Material Handling is so much more than buying a forklift. It’s the lifeblood of any facility or operation that relies on the ability to move and transport just about anything. Think about this:
“Almost everything in your life, both at work and at home, at some point was moved by a lift truck”.
Jump to Sections:
- 1. Ask About Safety Ratings
- 2. Get the Right Truck for the Right Job
- 3. Inquire About Fleet Management, Operator Training, and Response Times
- 4. Know Your True Total Cost of Ownership
- 5. Sign a Planned Maintenance Agreement
It’s connecting the world with the things they need in every aspect of their lives. So when your business is considering a material handling supplier, there are a variety of factors that should be considered…and it shouldn’t just be about the bottom dollar.
1. Ask About Safety Ratings
This might come as a surprise to be first on the list, but if you think about the way you run your operation and providing a safe working environment, shouldn’t the suppliers you do business with also demand high safety standards? Any supplier coming into your facility should be properly vetted and asked to provide their OSHA safety ratings. This ensures that not only is the vendor you’re trusting to support your business in good standing, but that your own operation is in good hands and has a partner that is dedicated to being safety-first. Always ask for current recordable injuries and DART rates up front.
2. Get the Right Truck for the Right Job
In the world of material handling, one size does not fit all. While it may seem that lift trucks are fairly basic, there are many differentiating factors and options that need to be considered when making a purchase. Ensuring you are getting the right piece of equipment with the right options and attachments to serve the facility and functions you need is crucial. Any potential supplier should start with a review of your business and your needs, and asking a lot of questions about your operation to truly understand what it is you need before making any sort of recommendations. Ask for references from existing customers, ask for other similar businesses they have partnered with and how they’ve helped their business, and most importantly, ask what their commitments to you as a customer are. You’d be surprised how often many suppliers don’t have an answer for you.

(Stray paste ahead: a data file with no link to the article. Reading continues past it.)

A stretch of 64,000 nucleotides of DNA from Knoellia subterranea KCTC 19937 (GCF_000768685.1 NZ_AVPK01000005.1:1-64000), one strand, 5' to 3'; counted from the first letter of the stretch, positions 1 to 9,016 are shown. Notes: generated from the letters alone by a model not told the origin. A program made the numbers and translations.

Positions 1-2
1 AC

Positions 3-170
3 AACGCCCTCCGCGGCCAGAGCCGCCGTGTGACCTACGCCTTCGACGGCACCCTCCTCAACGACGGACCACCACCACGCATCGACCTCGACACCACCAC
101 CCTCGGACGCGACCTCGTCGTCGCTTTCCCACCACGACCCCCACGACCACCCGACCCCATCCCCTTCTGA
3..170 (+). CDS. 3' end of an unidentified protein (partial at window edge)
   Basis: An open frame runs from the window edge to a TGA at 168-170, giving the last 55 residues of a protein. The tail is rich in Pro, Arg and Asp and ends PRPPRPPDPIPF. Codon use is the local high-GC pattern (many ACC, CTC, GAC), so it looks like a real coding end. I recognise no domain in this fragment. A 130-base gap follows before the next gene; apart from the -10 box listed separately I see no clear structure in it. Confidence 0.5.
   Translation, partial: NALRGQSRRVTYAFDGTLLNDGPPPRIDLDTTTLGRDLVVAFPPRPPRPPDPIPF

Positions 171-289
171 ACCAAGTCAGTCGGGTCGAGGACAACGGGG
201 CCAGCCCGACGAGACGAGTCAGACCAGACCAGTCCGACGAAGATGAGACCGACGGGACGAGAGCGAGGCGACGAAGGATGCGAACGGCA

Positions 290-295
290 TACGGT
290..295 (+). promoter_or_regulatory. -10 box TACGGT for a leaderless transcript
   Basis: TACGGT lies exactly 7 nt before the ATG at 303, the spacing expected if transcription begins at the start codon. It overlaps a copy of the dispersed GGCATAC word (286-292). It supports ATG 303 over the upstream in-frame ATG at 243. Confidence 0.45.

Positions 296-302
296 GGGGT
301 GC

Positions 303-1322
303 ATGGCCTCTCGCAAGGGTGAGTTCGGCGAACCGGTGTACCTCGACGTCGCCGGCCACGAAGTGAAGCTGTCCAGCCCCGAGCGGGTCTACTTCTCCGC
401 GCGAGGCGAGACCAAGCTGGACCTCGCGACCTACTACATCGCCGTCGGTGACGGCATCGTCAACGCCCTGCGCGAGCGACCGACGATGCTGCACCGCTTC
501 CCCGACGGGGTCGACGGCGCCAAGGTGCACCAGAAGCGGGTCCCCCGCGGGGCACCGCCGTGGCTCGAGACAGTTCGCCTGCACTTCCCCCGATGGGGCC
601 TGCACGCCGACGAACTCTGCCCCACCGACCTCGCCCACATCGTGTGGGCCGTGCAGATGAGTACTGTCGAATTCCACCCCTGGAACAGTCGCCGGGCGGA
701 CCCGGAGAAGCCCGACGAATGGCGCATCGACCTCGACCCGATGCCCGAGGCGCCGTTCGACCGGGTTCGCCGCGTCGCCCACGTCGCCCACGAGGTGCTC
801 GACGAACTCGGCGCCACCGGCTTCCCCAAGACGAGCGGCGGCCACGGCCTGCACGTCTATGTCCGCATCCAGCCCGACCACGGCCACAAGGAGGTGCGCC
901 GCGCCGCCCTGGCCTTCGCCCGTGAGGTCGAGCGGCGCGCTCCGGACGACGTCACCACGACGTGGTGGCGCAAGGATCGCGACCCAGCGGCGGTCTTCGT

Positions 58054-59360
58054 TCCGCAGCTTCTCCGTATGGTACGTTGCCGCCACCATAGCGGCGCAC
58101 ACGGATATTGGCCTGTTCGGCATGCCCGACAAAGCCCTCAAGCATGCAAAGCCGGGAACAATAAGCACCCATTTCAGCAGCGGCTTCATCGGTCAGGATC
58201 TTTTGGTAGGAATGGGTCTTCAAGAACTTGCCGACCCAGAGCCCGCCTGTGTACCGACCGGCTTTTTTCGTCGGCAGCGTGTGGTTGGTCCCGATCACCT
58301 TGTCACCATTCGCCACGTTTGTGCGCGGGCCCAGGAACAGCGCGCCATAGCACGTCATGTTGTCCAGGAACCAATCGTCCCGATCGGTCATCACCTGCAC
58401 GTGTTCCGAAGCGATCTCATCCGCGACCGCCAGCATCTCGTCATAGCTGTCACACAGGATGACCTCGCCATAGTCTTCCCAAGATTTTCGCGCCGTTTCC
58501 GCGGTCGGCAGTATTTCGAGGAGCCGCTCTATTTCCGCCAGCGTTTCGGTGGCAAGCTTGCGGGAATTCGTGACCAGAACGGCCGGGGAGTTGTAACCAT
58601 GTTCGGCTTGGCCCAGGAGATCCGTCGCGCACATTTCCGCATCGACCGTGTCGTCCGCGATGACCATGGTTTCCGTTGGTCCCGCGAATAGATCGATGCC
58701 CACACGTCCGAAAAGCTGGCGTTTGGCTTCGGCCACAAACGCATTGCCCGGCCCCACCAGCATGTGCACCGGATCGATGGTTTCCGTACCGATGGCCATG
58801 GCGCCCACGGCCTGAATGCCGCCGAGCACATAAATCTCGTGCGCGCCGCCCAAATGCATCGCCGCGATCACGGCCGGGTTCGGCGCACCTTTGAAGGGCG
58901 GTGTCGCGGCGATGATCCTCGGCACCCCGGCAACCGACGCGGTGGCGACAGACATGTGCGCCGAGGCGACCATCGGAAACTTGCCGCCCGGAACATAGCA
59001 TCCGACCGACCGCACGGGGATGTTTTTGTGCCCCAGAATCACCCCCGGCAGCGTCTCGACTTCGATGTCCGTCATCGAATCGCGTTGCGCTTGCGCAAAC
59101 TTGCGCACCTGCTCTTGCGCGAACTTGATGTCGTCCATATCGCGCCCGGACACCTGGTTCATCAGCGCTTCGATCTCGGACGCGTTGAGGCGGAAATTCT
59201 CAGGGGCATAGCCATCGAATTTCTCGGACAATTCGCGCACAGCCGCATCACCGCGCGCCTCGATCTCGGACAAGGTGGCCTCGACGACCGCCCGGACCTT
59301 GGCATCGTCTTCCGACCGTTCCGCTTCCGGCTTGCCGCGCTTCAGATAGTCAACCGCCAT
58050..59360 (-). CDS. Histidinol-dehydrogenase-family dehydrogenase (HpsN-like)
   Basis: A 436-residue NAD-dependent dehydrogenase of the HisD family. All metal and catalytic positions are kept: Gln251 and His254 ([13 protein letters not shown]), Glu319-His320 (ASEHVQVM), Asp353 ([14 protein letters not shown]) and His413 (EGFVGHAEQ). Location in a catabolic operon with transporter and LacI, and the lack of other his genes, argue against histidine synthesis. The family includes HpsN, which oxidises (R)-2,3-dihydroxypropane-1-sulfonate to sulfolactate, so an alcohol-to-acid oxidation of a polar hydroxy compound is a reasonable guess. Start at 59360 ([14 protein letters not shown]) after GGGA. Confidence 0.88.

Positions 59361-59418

3. Inquire About Fleet Management, Operator Training, and Response Times
There are numerous ways to acquire a forklift. So while selecting quality equipment is important, there should be other factors to ask up front regarding what else your supplier can offer. Asking about fleet management reporting to give you better understanding of productivity and efficiency, and what types of training they can offer your operators will help you gain operational efficiencies and reduce costs provides a true solution and partnership, not just a singular one-time purchase. Inquire as to what expected response times are for service calls to ensure your equipment is kept up and running.
4. Know Your True Total Cost of Ownership
Over the course of your equipment purchase, only about 10% of the total cost is incurred in the initial equipment purchase. So what’s in the other 90%? Consider parts replacement and service to maintain the equipment, fuel and operator-costs, and equipment down-time. All of these add to your bottom line, so when considering a purchase, ask about all of the stuff that isn’t in the truck quote. A knowledgeable partner should be able to present you with the whole picture, not just your initial purchase price, and help you understand why price and cost are two very different things.
5. Sign a Planned Maintenance Agreement
Unless your operation has an in-house maintenance team to regularly maintain your equipment, having a planned maintenance agreement in place with your supplier is key to lowering your cost of ownership, and ensuring your equipment is going to operate at the highest level of efficiency for as long as possible. This reduces costly service calls in the future, and gives you the best value for your buck for the equipment your business depends on.
Whether you’re selecting a new vendor or renewing an existing contract, consider all of these factors, be informed, and ask the right questions.